I do agree with your point that flow-through effects are hard to predict, and that this increases the size of one’s Bayesian adjustment to cost-effectiveness estimates. This may be a way in which RFMF should get more weight, once one accounts for flow-through effects.
I greatly appreciate you articulating the points in this post. I find this topic important and fascinating, and value your contributions to understanding it.
> Second, it implies that helping to address any problem is a possible path to addressing many other problems. For example, if one?s only goal is to improve women?s education, it?s conceivable that the best option for doing so is to fund distribution of bednets (and if one?s only goal is malaria control, it?s conceivable that the best option is to fund women?s education).
This does seem to be conceivable to me, but I have somewhat different intuitions about how often this is likely to be a practical issue for causes that GiveWell and GiveWell supporters take seriously. I get the idea that I could be in one of the following situations:
(A) There is no RFMF for intervention X addressing problem Y. If I don?t fund it, Rich Person Z will. If I do fund it, Rich Person Z will instead spend the money on something worthless.
(B) Intervention X just doesn’t help address problem Y, or exacerbates it.
I agree that, in these cases, funding bednets is a better way to address problem Y than funding intervention X, even if problem Y is extremely narrow (in the sense that all small share of all efforts directly address problem Y). But it seems that, in practice, interventions are more likely to help address the problems they are directed at than they are to exacerbate them, and it can be hard to estimate RFMF dynamics. In light of this, it seems unlikely that you’ll find that funding bednets is a more effective way of addressing publication bias than, say, funding a random cluster of the proposals that people worried about the issue have thrown at you in conversations. And I have similar intuitions for asteroid tracking, geo-engineering research, pre-registration for RCTs, and disease surveillance.
I think that the more broadly you define problem Y, the more likely it is that the situation you describe will obtain. If you define Y as “global catastrophic risk,” I am skeptical but see where you are coming from. If you define Y as “the future doesn’t go as well as it could have,” I find it plausible that the situation you describe could obtain in practice, but that seems like a different issue from what you’re describing in the quoted passage.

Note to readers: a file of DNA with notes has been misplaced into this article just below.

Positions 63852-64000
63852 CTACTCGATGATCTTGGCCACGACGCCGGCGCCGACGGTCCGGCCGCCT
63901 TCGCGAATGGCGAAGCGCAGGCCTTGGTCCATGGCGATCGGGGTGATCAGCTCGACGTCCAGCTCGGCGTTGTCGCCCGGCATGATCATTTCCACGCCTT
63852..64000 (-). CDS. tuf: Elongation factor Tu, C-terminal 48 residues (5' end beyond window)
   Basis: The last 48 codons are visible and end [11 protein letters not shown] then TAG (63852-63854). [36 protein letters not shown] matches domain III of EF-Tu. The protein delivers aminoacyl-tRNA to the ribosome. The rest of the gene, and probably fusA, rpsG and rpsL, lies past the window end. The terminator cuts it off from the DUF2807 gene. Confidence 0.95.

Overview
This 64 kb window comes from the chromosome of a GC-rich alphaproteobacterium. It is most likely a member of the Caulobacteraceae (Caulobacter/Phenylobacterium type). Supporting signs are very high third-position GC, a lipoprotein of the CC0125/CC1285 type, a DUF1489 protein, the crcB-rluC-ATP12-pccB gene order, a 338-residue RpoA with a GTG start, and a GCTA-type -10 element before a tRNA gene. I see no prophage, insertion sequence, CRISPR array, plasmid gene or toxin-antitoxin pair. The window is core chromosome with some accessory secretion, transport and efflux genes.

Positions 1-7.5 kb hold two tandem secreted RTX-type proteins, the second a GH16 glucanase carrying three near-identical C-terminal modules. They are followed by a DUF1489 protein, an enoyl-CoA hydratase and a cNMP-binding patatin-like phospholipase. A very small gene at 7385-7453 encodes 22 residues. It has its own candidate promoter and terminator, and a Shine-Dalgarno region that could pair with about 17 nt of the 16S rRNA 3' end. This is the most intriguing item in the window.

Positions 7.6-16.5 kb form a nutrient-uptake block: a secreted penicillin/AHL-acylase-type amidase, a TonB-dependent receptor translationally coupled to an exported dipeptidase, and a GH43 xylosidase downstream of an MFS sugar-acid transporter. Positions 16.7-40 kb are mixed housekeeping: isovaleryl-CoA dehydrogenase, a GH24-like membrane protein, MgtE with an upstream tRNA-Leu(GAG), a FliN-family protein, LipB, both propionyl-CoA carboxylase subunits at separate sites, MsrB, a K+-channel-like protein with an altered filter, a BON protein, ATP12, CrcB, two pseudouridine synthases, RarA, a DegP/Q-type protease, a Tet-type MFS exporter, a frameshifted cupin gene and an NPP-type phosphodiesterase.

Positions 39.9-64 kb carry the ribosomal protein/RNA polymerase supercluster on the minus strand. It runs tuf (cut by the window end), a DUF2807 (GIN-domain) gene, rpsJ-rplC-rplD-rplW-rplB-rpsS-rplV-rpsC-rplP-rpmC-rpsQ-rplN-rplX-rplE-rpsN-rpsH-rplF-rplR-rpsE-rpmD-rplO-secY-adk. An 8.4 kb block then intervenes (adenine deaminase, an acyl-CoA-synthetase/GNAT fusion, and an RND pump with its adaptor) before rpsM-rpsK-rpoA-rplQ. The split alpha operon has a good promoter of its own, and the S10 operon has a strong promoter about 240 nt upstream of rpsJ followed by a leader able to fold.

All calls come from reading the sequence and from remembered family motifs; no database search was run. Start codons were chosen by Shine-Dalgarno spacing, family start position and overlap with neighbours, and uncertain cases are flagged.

I get the sense that we may not on the same page on this issue. If this is the case, I would appreciate it if you could explain your reasoning in greater depth.
Just to be clear, I agree with most of the big-picture claims of this post, including that flow-through effects are highly important and should be taken into account, and that taking them into account makes many causes/opportunities look more comparable than they can seem at first. The main considerations that I think support this connection are:
(1) The broad market efficiency idea described above.
(2) Lots of activities can contribute to general human empowerment
(3) The amount of general human empowerment contributed per unit effort seems to vary less than the amount of immediate good accomplished per unit effort. One reason this seems to be true is that that people who contribute the most to general human empowerment are often the hardest to help.
I completely agree that the indirect effects of interventions can be larger than the direct effects and that this is an important thing to think about. I have a few concerns with the argument in the post though. In increasing importance:
1) You focus on indirect financial effects rather than other indirect effects. This is probably a useful way to look at it, but note that your argument for the causal benefits of wealth creation is not that strong. Basically there is correlation between wealth and good things in people’s lives, but this doesn’t show the causality. I’m pretty sure there is two-way causality, but I believe this because of general life experience, not from this correlation information.
2) It is generally believed that there are very steeply decreasing marginal benefits of consumption (logarithmic, or more steeply diminishing than that). Thus even exponential economic boosts would be believed to have only linear benefits, which you will want to take into account.
3) Attempts to increase growth in poor countries have been the main failure story in the history of aid, whereas attempts to increase health have been massively successful.